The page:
The Travel Risk Map has been created to help travellers identify pre-trip preparations that may be required for their destination of travel. We know from experience that even in countries with low medical risk rating with available and high-quality medical services, travellers may still need assistance with language or in understanding an unfamiliar health care policy – both of which can be significant barriers to obtaining timely and effective care.
Focussing travellers’ preparation on the health aspects of their travel is also a significant factor in reducing health impacts during travel. Globally, a large proportion (58%) of incidences abroad, are due to known and pre-existing health concerns. In an Ipsos Global Advisor study more than 70% of senior executive travellers had had a medical problem abroad, yet on 15% thought about assessing the health care of their destination country.
In three-quarters of countries, a worldwide medical risk is measured at various levels to travel security risk, and there are differences in levels of risk within many countries.
Travel security risk ratings from International SOS and Control Risks are based on the prevailing threat posed to travellers and expatriates from several factors including social unrest, political violence, and crime. Transport infrastructure and emergency services are also considered as they may impact the overall ability of an organisation to mitigate or respond to risks faced by their employees.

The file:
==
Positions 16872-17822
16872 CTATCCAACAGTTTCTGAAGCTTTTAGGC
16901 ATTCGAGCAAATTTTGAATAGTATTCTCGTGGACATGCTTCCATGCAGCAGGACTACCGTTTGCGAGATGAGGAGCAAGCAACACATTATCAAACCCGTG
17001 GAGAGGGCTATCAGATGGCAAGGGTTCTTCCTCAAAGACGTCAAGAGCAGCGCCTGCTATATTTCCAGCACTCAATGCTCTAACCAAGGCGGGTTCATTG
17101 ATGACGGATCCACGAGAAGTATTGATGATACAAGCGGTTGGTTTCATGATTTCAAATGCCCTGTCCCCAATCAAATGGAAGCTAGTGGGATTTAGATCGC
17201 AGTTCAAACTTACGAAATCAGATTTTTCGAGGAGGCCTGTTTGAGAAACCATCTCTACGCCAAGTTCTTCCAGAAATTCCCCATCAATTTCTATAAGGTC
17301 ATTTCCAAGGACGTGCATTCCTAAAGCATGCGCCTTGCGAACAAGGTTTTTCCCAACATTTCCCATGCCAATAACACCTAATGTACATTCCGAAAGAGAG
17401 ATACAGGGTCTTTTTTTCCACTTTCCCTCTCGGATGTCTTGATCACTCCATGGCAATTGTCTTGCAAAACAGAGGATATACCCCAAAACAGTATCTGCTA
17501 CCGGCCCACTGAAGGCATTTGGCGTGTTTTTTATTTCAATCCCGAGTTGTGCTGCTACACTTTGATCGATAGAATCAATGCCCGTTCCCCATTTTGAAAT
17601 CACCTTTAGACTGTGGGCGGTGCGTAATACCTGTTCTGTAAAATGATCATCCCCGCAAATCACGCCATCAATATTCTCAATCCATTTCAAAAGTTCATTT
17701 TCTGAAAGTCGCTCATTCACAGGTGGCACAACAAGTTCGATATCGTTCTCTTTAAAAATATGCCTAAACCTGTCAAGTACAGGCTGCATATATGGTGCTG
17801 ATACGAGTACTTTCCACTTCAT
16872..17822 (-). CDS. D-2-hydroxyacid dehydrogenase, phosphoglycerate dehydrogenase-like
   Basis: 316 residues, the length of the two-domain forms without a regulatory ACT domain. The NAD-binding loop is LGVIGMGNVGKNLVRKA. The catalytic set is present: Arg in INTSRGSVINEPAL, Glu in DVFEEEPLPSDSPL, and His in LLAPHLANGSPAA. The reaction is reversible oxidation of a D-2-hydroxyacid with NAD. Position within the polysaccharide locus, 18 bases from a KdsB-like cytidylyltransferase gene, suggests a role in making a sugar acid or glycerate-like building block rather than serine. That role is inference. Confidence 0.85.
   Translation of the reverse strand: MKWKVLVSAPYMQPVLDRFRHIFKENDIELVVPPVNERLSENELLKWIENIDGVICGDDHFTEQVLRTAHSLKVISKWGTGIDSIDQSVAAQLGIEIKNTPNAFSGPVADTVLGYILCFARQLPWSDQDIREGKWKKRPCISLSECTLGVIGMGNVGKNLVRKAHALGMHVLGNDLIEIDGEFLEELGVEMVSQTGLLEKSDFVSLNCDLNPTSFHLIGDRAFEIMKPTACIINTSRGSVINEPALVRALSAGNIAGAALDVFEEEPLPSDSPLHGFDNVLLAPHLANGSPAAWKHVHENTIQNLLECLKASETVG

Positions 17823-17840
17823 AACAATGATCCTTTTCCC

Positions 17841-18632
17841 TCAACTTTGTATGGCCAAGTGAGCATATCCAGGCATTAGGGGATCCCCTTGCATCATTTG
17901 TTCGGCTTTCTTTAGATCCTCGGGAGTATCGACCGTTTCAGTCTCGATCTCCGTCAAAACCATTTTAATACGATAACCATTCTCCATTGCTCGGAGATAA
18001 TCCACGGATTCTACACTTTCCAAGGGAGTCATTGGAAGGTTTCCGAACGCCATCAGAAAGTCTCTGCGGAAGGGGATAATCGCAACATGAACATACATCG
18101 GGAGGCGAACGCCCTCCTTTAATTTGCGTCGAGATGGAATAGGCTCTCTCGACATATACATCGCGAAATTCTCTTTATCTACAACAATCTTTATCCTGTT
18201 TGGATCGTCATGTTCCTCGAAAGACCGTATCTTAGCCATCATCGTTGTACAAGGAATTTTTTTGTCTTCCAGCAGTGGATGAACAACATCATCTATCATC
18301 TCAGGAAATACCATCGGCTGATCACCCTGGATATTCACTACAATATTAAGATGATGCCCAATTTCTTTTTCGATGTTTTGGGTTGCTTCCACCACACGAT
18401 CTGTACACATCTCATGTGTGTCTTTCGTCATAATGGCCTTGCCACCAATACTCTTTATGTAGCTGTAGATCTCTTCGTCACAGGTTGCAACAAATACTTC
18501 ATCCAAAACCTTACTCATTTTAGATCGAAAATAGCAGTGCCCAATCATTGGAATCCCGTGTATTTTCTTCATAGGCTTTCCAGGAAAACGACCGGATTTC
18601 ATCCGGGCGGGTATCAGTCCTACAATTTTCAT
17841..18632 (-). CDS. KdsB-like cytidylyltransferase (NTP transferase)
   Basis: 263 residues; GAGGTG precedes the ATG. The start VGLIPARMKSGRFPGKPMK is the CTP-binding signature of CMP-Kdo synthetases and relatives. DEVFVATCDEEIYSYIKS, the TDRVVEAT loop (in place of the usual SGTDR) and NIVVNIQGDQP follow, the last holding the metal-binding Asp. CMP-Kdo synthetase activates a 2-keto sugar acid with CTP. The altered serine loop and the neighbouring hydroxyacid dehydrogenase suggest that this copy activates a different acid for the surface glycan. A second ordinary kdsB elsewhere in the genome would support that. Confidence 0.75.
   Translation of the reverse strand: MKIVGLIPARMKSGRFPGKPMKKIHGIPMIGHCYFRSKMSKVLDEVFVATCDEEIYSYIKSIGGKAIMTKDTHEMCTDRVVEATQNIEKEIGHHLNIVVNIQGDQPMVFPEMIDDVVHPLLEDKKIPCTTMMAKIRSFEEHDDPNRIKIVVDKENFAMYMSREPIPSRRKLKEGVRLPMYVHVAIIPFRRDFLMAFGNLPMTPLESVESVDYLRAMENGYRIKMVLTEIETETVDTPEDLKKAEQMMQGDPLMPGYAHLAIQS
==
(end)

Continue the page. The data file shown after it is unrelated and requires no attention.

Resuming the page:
“We created the Travel Risk Map to help travellers align their pre-trip preparations proportionately with the risks they may encounter in a particular location. Even in countries with a low medical risk rating and state of the art medical services, travellers may still need assistance with language or navigating an unfamiliar health care system – both of which can be significant barriers to obtaining care.” said Dr. Irene Lai, Medical Director of Information and Analysis for International SOS
International SOS teams determine medical risk ratings based on factors like environmental risks, road and security conditions, endemic diseases, and the quality and availability of health care. Information from public data sources and the first-hand knowledge of International SOS Regional Medical Directors is fed into a proprietary algorithm based on 24 indicators to determine each country’s rating.